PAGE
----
The Lincoln Lawyer receives 3.5/5



Have you ever heard a joke that was so stupid, so utterly ridiculous, so shamelessly juvenile that you couldn’t help but laugh at it? Well dear reader, I present to you MacGruber, an hour and a half long example of exactly that. Arising from a short Saturday Night Live sketch as a parody of MacGyver, MacGruber is unapologetic in its crassness and determined to make you laugh, however shameful you may feel afterwards for doing so.

Breaking the confines of that damned square room where the door won’t open and an explosion is always imminent, this film takes MacGruber (Will Forte) out into the open to stop evil mastermind Dieter Von Cunth (Val Kilmer) from destroying Washington DC with a nuclear warhead. To aid him in his task, he recruits Lt. Dixon Piper (Ryan Phillippe) and Vicki St. Elmo (Kristen Wiig) who go along with his plans, no matter how absurd they may get.

MacGruber is the very definition of immature. Its humor is childish, crude, gross and maybe even a little bit homophobic. These are the types of jokes that many people would scoff at—excretory, urinary and sexual jokes to name a few—but they are delivered with such tenacity that one can’t help but find their inner child and chuckle along with it.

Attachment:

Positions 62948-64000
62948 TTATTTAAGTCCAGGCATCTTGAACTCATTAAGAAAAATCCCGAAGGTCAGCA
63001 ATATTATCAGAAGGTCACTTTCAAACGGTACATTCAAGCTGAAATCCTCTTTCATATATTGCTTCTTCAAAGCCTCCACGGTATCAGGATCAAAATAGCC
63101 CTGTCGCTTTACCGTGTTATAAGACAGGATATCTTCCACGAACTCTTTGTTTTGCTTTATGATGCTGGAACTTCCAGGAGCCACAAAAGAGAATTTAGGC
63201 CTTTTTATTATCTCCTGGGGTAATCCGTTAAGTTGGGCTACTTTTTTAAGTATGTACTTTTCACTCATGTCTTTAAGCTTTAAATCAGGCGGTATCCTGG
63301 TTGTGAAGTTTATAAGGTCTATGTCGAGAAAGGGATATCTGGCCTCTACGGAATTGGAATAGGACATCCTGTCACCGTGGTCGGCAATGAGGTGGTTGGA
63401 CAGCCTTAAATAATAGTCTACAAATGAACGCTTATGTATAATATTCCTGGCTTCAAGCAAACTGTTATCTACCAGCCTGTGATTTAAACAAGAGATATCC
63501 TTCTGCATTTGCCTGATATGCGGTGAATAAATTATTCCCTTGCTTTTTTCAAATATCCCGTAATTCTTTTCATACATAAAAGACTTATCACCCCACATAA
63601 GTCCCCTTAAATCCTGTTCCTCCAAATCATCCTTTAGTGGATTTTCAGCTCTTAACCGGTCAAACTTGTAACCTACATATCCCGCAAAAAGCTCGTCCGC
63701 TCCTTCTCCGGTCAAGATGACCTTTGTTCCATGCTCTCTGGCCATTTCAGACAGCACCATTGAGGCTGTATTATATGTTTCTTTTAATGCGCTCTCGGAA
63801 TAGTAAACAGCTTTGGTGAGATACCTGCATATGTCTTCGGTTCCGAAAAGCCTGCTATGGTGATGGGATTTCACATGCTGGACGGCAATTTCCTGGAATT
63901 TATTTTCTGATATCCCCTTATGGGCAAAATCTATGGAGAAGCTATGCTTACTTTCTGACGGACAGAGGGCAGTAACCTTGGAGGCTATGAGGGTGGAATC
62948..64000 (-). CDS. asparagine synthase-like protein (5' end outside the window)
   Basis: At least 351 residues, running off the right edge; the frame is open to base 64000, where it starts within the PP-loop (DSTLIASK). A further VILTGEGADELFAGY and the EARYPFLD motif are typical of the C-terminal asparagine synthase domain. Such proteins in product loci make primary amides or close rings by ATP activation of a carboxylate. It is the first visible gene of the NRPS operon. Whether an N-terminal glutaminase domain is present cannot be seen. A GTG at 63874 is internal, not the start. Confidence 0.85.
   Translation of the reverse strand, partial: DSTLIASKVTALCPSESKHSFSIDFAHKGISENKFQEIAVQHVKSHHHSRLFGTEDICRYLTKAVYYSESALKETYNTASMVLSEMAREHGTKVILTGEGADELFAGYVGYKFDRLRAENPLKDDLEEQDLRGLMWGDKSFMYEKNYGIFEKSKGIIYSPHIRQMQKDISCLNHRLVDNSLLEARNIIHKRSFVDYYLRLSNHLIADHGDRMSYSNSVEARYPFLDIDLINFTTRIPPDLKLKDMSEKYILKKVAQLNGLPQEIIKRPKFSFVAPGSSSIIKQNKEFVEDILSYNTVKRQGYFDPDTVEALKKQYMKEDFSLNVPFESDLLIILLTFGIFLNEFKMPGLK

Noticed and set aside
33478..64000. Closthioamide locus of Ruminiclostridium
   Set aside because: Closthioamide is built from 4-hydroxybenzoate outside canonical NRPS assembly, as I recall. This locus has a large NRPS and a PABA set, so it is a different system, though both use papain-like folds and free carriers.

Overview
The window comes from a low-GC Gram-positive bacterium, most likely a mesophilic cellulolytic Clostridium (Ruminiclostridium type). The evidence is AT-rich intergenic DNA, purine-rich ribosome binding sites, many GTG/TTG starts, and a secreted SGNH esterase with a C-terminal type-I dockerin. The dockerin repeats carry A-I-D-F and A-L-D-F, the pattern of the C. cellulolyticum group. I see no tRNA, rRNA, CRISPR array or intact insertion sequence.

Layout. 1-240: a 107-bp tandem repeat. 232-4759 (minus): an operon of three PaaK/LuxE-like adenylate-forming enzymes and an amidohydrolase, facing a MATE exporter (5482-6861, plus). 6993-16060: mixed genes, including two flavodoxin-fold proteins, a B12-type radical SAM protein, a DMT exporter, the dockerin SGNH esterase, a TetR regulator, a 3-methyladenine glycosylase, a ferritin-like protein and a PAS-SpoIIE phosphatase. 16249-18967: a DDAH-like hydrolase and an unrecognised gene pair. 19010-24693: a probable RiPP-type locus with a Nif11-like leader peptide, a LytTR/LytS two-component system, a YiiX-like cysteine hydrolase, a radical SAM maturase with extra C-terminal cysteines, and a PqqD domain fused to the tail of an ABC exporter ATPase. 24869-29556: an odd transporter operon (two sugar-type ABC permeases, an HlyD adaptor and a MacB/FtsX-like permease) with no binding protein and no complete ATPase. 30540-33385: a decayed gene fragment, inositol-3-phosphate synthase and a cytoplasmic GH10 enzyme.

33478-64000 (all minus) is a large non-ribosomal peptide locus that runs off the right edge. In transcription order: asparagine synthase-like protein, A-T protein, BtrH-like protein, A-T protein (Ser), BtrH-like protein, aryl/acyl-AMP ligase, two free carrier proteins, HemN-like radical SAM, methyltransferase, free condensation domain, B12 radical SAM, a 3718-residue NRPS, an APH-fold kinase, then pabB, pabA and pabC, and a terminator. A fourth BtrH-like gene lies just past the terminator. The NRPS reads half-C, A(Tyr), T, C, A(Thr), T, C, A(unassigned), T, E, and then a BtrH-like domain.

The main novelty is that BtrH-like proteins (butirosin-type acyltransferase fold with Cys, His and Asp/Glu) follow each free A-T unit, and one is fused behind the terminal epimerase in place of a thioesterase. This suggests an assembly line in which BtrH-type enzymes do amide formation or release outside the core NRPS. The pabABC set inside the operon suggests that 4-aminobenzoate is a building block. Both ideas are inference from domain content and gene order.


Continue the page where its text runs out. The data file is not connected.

It’s a sporadic picture to be sure—laughs come here, laughs go there—but there are a number of times where you’ll laugh so hard you won’t be able to breathe. Unfortunately, when the jokes fail, they fail big. Due to its puerile sense of humor, the film unwisely thinks using four letter words liberally is funny. It’s not. The act of using them isn’t what brings laughs, but rather how you use them. It sometimes seemed like this movie didn’t understand that and hinged too much on assuming the audience would snicker simply because they were there.

If you check IMDb before heading into the movie, you’ll expect this given the names of the characters (Cunth is usually pronounced with a silent “H”), but what’s really disappointing is that MacGruber is ripe for parody. Outside of the title, however, it rarely capitalizes on it. Instead, it felt like the filmmakers watched every action movie of the last thirty years and then simply mimicked them by plopping their character into similar situations. For instance, MacGruber has gone into retirement at the beginning of the picture and the government is begging him to help one last time. Great, but where’s the joke there? Simply recreating the formula of an action movie isn’t enough. You have to do something with it.

“Smart” is a word that will never be used to describe it, but MacGruber is fun to watch and the performances are fantastic. The writing is all over the place (let’s face it, a 13 year old could write this thing), but it’s the delivery that makes it work. Will Forte is excellent in the title role, Kristen Wiig is delightful as usual and Val Kilmer revives his career with spot on comedic timing.

Hesitance is understandable given the poor track record of Saturday Night Live movies, and it doesn’t even come close to reaching the greatness of Wayne’s World or The Blues Brothers, but MacGruber is a step in the right direction and finds itself on the positive end of that short list.

MacGruber receives 3/5